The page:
Skip to: Content
Skip to: Site Navigation
Skip to: Search

King Cake for Mardi Gras

King Cake is a brioche dough with a ribbon of brown sugar cinnamon (or praline sugar) running through it, baked in an oval shape, glazed with royal icing, and sprinkled with Mardi Gras colors.

By The Pastry Chef's Baking / February 12, 2013

The colored sugar sprinkles topping King Cakes for Mardi Gras each have a meaning: purple for justice, green for faith, and gold for power.

The Pastry Chef's Baking


Happy Mardi Gras! During my recent culinary trip to New Orleans, my friend Jen who lives locally brought me, among other things, a slice of King Cake from Gambino's Bakery. There's nothing like tasting authentic king cake from a fabulous bakery during Mardi Gras season. 

Skip to next paragraph

The Pastry Chef’s Baking

Carol Ramos trained to be a pastry chef at the Culinary Institute of America and has her certification in baking and pastry arts, but she has never baked professionally. Baking is just something she loves to do. Her blog chronicles her baking odyssey as she tests out different recipes. Her goals are to share her love of baking and convert people into becoming bakers, one dessert at a time.

Recent posts

And then I did something unusual. I bought a cake mix. Yes. Even though I usually bake all my desserts from scratch, a mix seemed like the easiest way to try and make a King Cake mix on my own at home.

RECOMMENDED: 13 Mardi Gras recipes

There are plenty of recipes out there for making King Cake from scratch.  And someday I want to try this one from Emeril Lagasse. Even though I eschew cake mixes, I broke down and bought one for two reasons: (1) it was locally made and certified to have been made in Louisiana, (2) I didn't want to go out and buy purple, green, and yellow sugars separately. It's much easier to get them all in one package.

King Cake is essentially a brioche dough, with a ribbon of brown sugar cinnamon (or praline sugar) running through it, baked in an oval shape, glazed with royal icing, and sprinkled with Mardi Gras colors. Tradition decrees that a plastic baby (or sometimes a pecan) is hidden among the slices and whoever finds that plastic baby in their piece is responsible for hosting the next round of Mardi Gras parties.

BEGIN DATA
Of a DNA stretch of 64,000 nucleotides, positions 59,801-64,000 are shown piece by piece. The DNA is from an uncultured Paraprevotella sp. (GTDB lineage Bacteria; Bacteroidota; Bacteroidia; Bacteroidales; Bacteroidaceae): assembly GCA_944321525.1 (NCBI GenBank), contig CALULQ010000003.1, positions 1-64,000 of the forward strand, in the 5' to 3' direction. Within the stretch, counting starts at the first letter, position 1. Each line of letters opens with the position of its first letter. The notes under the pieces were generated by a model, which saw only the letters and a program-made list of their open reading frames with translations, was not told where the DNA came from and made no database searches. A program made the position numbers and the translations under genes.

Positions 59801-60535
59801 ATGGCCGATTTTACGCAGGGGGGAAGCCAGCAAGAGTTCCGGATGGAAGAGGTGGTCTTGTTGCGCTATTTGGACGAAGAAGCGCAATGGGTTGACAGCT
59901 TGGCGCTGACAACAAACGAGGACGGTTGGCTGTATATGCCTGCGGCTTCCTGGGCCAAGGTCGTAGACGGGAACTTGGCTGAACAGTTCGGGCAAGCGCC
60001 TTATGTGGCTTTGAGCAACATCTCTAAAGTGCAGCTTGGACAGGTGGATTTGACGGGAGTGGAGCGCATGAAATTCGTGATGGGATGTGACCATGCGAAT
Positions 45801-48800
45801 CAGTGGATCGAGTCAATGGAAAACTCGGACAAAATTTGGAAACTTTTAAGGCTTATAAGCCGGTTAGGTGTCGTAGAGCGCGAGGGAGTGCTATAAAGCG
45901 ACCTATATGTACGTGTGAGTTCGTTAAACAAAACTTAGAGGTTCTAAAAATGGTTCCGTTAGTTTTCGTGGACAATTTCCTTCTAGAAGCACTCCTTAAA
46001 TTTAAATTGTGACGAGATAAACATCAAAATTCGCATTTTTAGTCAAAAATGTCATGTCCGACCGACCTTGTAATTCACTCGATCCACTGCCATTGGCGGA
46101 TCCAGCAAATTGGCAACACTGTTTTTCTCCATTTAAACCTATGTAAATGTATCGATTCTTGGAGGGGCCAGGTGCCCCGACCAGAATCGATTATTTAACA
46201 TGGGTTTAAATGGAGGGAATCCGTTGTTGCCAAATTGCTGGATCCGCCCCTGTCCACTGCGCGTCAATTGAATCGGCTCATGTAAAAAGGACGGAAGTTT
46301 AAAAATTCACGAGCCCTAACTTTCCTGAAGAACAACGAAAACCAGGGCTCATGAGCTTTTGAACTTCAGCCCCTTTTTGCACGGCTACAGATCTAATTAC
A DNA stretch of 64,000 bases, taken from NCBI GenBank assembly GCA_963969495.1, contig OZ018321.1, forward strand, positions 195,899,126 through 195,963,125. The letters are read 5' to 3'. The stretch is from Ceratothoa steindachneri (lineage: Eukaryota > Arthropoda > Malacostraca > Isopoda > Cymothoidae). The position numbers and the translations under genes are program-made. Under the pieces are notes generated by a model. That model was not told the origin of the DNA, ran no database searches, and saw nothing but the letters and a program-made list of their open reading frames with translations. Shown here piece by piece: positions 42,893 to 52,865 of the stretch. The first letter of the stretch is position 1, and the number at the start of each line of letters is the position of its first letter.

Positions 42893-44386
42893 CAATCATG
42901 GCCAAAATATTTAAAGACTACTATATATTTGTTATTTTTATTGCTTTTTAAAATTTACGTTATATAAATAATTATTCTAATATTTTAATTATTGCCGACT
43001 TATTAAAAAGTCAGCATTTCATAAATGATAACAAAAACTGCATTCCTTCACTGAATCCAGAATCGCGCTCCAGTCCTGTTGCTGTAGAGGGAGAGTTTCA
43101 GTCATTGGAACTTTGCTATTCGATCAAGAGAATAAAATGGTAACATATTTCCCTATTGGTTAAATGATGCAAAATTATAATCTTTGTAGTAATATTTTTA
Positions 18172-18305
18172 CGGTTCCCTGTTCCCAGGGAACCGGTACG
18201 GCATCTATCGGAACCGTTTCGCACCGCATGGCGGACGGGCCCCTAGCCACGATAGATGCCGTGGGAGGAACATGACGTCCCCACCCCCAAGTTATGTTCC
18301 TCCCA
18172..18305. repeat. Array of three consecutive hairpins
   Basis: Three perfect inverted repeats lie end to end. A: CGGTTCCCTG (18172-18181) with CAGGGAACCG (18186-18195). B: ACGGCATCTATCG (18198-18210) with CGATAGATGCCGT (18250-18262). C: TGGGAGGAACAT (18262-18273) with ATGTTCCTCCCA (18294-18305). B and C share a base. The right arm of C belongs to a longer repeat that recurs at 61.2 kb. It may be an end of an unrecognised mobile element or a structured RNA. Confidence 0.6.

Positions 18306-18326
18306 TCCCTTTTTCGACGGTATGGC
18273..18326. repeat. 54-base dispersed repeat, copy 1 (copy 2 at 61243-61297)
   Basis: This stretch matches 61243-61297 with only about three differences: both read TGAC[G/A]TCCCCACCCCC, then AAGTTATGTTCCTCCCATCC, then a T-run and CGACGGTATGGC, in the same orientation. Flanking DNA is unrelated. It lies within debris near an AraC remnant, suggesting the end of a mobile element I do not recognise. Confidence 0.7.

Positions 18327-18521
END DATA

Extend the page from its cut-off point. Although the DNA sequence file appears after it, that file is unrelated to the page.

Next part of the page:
Note to any novice bakers: Do not bake the plastic baby inside with the cake, it will melt and make your cake unsafe to eat! The baby is usually tucked underneath the slice of cake after baking and serving.  I'm a personal fan of the Mardi Gras colors and I like a good brioche as much as the next person so it's hard not to like King Cake.

The mix made for a soft dough, which was a little concerning but I followed the instructions to the letter and hoped for the best.  After the first rising, the dough was still soft so I had to flour it liberally to handle it. I didn't bother with a rolling pin since it was so soft and I was able to shape it out into a rectangle with my hands, brush it with melted butter, sprinkle the praline sugar all over it and roll it up, jelly roll style.  With careful handling, it wasn't too hard to bring the ends together to form an oval and pinch the edges shut. Then I let it rise a second time until it had doubled in size before setting in the oven to bake. 

I didn't bother brushing with egg wash to make it brown nicely since it was going to get covered in glaze anyway.  The glaze packet also came with the mix and was likely just powdered sugar. I added vanilla and a little milk to until it was the consistency I wanted.  The fun part was sprinkling the colored sugars on top: purple for justice, green for faith, and gold for power.
The King Cake from the mix actually wasn't bad. It was a little more cake-y than the one from Gambino's bakery in New Orleans, but still tasty and the "cake" (more like a brioche) was complemented nicely by both the sweetness of the glaze and the crunch of the colored sugars. 

Next time I definitely want to make one from scratch and see how it turns out.

RECOMMENDED: 13 Mardi Gras recipes

Read about The Pastry Chef's Baking culinary trip to New Orleans here.

Sign-up to receive a weekly collection of recipes from Stir It Up! by clicking here.

The Christian Science Monitor has assembled a diverse group of food bloggers. Our guest bloggers are not employed or directed by The Monitor and the views expressed are the bloggers' own and they are responsible for the content of their blogs and their recipes. All readers are free to make ingredient substitutions to satisfy their dietary preferences, including not using wine (or substituting cooking wine) when a recipe calls for it. To contact us about a blogger, click here.


  • Weekly review of global news and ideas
  • Balanced, insightful and trustworthy
  • Subscribe in print or digital

Special Offer


Doing Good


What happens when ordinary people decide to pay it forward? Extraordinary change...

Danny Bent poses at the starting line of the Boston Marathon in Hopkinton, Mass.

After the Boston Marathon bombings, Danny Bent took on a cross-country challenge

The athlete-adventurer co-founded a relay run called One Run for Boston that started in Los Angeles and ended at the marathon finish line to raise funds for victims.

Become a fan! Follow us! Google+ YouTube See our feeds!